It's also been wonderful having the kitchen (to the right) so close by.
I can even see my wall ovens and timer from my desk!
The front room to the left.
Truman sleeping on the sofa.
When I drew the plans to bump out this sitting space, I already had this bookcase.
I knew I wanted it to go in this space between the two doors, so I drew up plans for this room so that it would fit.
After the house was built, and moved in - I loved how the bookcase slipped right in - between the two door frames.
What a good builder!
Last year, I had purchased this cowhide for my family room.
I ended up moving it in here after the sea grass rugs saw too much use and unraveled.
Last year, we switched to a Mac computer.
I usually fight big screens, but this time I was the one who wanted the bigger screen.
I wanted to be able to turn the screen toward the sofa. It's made a great place for my husband and I to watch a movie,
or my daughter and I watch episodes of The Office.
I'm a big fan of containing things in baskets and trays.
My desk basket.
I love my vintage, wicker handled letter opener and magnifying glass.
I use my magnifying glass a lot to read labels and look at details of my Etsy items for when I write descriptions.
The basket on my run of file cabinets behind my desk holds my iPad, phone and Nook for charging.
It's nice to take a moment and relax in a well designed space.
And, now it's all clean and organized. Ahhhh...
In about a month or less, our kitchen will get torn up and our deck replaced.
And - depending on how the quote comes back, our laundry room will be brought under construction as well.
For now, I'll enjoy my quiet, organized, dusted and vacuumed work space.
More to come on the house projects as they move along.
Tuesday, April 30, 2013
I'm glad to get back to my France pictures!
This tour was taken the Monday after Easter.
My host family, along with another French friend decided to take a fellow American and myself to Bourgogne, France.
Our first stop was to visit Hospices de Beaune.
Hospice de Beaune was founded in 1443 by Nicolas Rolin and his wife.
Nicolas Rolin, at the time, was a wealthy chancellor of Bourgogne.
Most of the people of Beaune were destitute, after The Hundred Years War.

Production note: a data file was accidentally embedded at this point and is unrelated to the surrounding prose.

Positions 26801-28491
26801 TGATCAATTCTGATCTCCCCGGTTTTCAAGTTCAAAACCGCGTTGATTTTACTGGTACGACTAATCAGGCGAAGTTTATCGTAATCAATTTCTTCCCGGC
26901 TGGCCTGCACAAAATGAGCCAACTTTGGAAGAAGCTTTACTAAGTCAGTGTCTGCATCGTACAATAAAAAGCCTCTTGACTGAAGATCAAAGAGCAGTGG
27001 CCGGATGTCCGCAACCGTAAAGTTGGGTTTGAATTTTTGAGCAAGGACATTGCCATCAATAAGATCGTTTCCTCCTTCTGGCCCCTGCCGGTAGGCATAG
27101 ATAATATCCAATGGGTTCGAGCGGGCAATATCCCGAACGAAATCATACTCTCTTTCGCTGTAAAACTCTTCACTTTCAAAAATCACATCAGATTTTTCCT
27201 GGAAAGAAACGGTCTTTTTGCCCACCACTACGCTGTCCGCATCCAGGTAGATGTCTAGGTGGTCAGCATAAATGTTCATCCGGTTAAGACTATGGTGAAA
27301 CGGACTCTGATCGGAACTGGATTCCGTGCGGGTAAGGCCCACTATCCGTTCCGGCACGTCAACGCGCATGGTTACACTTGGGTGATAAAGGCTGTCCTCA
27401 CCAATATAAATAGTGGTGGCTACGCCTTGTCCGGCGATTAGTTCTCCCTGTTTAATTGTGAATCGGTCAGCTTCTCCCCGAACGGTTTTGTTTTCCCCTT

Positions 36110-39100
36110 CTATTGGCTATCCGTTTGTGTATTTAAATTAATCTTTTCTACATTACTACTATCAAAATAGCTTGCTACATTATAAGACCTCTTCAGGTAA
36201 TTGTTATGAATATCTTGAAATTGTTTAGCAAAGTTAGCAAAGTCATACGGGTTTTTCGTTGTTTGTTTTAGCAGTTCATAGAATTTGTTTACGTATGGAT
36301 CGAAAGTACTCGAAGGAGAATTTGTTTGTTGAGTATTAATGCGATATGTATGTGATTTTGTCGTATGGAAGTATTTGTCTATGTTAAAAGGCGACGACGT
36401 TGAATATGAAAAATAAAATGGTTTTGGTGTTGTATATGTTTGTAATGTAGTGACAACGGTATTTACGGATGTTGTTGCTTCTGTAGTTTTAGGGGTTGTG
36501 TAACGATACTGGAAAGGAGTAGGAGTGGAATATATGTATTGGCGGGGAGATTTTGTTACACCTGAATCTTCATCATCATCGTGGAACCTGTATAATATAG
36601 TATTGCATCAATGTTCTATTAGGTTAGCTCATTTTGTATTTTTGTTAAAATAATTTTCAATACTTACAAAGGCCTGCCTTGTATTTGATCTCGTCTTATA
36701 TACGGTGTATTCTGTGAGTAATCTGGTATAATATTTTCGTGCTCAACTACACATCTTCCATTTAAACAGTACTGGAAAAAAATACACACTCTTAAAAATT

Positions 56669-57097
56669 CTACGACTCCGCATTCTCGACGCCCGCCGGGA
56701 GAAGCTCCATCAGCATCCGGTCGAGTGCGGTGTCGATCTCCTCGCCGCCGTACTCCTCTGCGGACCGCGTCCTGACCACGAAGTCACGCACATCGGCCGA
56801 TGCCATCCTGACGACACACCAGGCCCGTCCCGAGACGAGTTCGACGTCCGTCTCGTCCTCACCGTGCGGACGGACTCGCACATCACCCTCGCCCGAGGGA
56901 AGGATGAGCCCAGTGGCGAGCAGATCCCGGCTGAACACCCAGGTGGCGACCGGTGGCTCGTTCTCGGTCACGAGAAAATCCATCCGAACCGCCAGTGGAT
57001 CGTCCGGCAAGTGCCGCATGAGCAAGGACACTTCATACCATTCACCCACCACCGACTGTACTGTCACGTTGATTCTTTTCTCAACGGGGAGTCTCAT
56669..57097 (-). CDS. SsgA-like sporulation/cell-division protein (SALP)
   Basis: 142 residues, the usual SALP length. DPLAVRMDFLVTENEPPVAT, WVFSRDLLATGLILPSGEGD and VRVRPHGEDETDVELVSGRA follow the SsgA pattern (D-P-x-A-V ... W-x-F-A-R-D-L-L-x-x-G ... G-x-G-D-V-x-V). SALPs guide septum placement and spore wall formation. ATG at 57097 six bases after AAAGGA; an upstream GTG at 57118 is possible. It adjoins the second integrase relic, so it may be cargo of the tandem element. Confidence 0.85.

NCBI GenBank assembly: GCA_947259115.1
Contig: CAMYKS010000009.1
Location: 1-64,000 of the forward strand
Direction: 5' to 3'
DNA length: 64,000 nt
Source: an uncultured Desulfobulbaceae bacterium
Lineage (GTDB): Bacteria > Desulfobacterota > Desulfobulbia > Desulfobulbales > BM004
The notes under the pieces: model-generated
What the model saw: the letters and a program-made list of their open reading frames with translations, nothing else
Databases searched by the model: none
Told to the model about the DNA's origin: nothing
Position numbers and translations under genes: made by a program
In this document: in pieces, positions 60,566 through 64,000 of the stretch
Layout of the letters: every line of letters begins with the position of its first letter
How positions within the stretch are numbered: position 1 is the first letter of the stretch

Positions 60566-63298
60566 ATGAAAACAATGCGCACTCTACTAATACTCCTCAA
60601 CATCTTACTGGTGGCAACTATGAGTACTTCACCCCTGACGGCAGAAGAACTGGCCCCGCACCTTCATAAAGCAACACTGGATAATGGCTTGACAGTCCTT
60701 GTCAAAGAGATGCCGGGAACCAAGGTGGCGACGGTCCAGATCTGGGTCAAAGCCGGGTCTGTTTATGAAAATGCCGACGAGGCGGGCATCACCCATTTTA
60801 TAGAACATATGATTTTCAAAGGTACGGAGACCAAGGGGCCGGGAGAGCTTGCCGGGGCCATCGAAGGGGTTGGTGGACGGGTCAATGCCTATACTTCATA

Hospice de Beaune served the sick, orphaned, elderly, destitute, women about to give birth, and anyone seeking refuge. It still serves to this day.
Although the original hospital, additional buildings and grounds are now a museum, there is a more modern hospital built near the original.
It was explained to me, as we approached the entrance, that the exterior of the building was made "humble"
and that the inside was where the treasure lay.
Humble? Not really, the exterior was just beautiful with its stone and wood details.
If you look closely you can see gargoyle type creatures peering off the side edges of the overhang.
15th Century architecture....
The interior courtyard. The hidden treasure...
Hospices de Beaune is known for its glazed roof tiles.
It's absolutely breathtaking, the colors and patterns.
If it looks like everyone is on a cell phone.. they are not.
The tour is given by an audio guide and each area or room is numbered.
The tour is offered in many languages.
This was a great hall, known as the Room of the Poors.
Really beautiful with all the red.
Touring this hospice was particularly meaningful for me.
I was a RN at University of Virginia Medical Center for 10 years.
Having worked in a major medical center and thinking about what it must have been like,
caring for the sick and dying in the mid 1400's in France was an incredible experience.
It's been 11 years that I've been doing residential design. This facility was a blending of my two careers.
Hospices de Beaune was created, built, and served the sick and dying and destitute.
It was also built with such beautiful details, craftsmanship, and comfort for those in need.
The ceiling in the great hall for the Poor.
The front of the great hall held a chapel area.
Past the great hall was another, smaller room holding more beds.
The art in this room was floor to ceiling.
The kitchen.. I found it fascinating.
Check out the mechanism for the rotisserie.
This multiple stove island I thought was so modern.
And those goose neck faucets.
The original pot filler!
Just so amazing!
What a collection of copper and brass cookware.....
Beautiful pottery jars....
The new hospice built next door, still open and serving those in need.
If planning a trip to France... this is a must visit museum and tour.
From here, we had a lovely lunch at a restaurant right in Beaune.
And then we went on an incredible wine tour in the famous wine country of Burgundy.
But, that's another blog post... soon to come!